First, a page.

Transcript:

Hi, this is Rick Fair with the Fair Law Group. Today, I want to do another video in a series talking about Texas entity names or basically how to choose a name for your Texas LLC. Today, we’re going to talk about words you need to avoid — these are words that are probably more trouble than they’re worth unless you’re a specific entity needing these specific words in your name, or just names that are outright prohibited by the Texas Secretary of State.

So, first off, let’s talk about some of the troublesome words. The Texas Secretary of State says you cannot use words that might imply a purpose for which an entity could not be organized. So what are these?

Let’s talk about the word insurance — insurance has to be used in conjunction with other words unless you under the Texas Insurance Code through going through their provisions. So, if you’re setting up an insurance agency. Say you are setting up an LLC because you’re an insurance agent for whatever name insurance company.  You must have the word agency after it has to be there, or the Texas Secretary of State will deny it. So, if you’re an insurance agent you must have agency afterward.

The next two are fairly common; I’ve seen a lot of issues with these names: Bail Bonds and Surety.  If you’re using these names, or these words in conjunction in a Texas LLC name in the state of Texas. It’s implying that your company has insurance powers and you were formed under the Texas Insurance Code, which has a litany of requirements to be a bail bondsman more surety.

You must have that authority, and more than likely, the Texas Secretary of State is going to require proof of that authority under the Texas insurance code. So, if you think about moonlighting as Dog the Bounty Hunter and you’re not sure if you’re a bail bondsman or not went through all that stuff. Well, don’t form an LLC before you make sure you’re qualified under the Texas Insurance Code or the Secretary of State’s going to deny your name.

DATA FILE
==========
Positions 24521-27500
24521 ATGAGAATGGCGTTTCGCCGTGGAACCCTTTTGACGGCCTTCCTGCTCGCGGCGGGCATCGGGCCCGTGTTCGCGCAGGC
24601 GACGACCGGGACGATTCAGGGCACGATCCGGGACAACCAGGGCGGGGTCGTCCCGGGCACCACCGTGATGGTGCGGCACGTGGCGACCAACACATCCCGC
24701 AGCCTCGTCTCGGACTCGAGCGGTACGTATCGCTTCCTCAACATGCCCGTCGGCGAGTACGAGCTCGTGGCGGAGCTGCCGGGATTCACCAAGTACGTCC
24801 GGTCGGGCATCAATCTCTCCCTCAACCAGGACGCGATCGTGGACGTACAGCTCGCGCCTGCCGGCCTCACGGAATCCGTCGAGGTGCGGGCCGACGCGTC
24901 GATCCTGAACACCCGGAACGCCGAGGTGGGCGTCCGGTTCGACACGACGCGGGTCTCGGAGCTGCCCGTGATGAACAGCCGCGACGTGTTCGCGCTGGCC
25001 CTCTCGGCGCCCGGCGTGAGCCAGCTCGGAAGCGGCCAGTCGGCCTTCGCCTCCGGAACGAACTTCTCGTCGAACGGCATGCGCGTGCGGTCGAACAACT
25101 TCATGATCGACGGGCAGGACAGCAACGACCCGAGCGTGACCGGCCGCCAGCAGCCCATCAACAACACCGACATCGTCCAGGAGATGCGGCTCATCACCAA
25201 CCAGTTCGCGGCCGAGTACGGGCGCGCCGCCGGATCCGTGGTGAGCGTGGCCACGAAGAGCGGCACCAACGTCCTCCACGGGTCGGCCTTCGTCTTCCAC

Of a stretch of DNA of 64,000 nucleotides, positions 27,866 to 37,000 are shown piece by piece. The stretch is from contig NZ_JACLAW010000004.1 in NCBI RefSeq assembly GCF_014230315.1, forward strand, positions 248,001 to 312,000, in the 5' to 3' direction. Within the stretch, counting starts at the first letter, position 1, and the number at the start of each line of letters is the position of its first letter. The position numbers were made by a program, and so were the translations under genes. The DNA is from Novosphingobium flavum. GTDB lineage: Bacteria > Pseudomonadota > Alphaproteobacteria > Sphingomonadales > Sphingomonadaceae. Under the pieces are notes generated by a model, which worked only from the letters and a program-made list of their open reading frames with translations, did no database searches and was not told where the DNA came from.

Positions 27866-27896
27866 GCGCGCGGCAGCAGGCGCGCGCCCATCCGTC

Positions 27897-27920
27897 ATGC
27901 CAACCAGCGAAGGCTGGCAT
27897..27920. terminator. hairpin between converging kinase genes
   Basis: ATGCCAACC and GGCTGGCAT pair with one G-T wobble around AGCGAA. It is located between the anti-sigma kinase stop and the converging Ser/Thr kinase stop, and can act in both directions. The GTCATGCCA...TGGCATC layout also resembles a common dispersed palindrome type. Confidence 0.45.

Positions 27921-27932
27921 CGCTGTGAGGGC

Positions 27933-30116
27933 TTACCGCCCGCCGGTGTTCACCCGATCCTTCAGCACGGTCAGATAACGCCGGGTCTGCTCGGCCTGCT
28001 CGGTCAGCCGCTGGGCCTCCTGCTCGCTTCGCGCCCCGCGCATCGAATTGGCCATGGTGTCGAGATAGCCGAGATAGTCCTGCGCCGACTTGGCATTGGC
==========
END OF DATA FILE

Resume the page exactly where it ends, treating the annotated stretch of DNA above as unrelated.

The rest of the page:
So, the next term: Bank. The term bank and any sort of derivative of “bank,” it’s implying that you’re forming your LLC for the purpose of exercising the power of a bank. Well, the Texas Department of Banking can advise you whether the words you’re going to use in a name are acceptable or not. And if you pay him a little bit of money, I believe it’s $100 right now, they’ll issue a letter of no objection if they find that the name you chose doesn’t offend any of their statutes.

The reality of it is, it’s probably best to stay away from anything involving the word bank unless you’re absolutely going to be subject to the Texas Department of Banking but there, there are some things out there I’ve actually seen recently.  I believe the case wasn’t in Texas, but this LLC got a lot of flack because it was involved in cryptocurrency and Bitcoin and they were trying to use a name like, “Bitcoin Bank,” or something like that. That’s precisely the kind of stuff that at least here in Texas the Department of Banking would get really offended with and you would absolutely have problems registering that name, or if you did, potentially resulting in the Texas Department of Banking shutting you down because you’re implying you’re exercising the powers of a bank, even though you’re talking about cryptocurrency. So be careful, especially if you’re a crypto investor or involved with the crypto industry in any way at all, be very, very, very careful with that word “bank.”

So, another word: trust. Another one I’ve seen issues with the crypto world there. And this is another word that must be used in conjunction with the permission of the Texas Department of Banking once again, they can definitely tell you yes or no if you paying them a little bit of money for $100. Now, what’s interesting about this is an out-of-state business trust or a real estate investment trust (REITs) as they’re commonly known, that are registered under the Texas Business Organization Code, are not required to obtain a letter of no objection from the Texas Department of Banking.

Once again if you’re out of state business trust, or a real estate investment trust registered under the TBOC, you’re not required to obtain a letter of no objection from the Texas Department of Banking. It’s a little permutation there to that.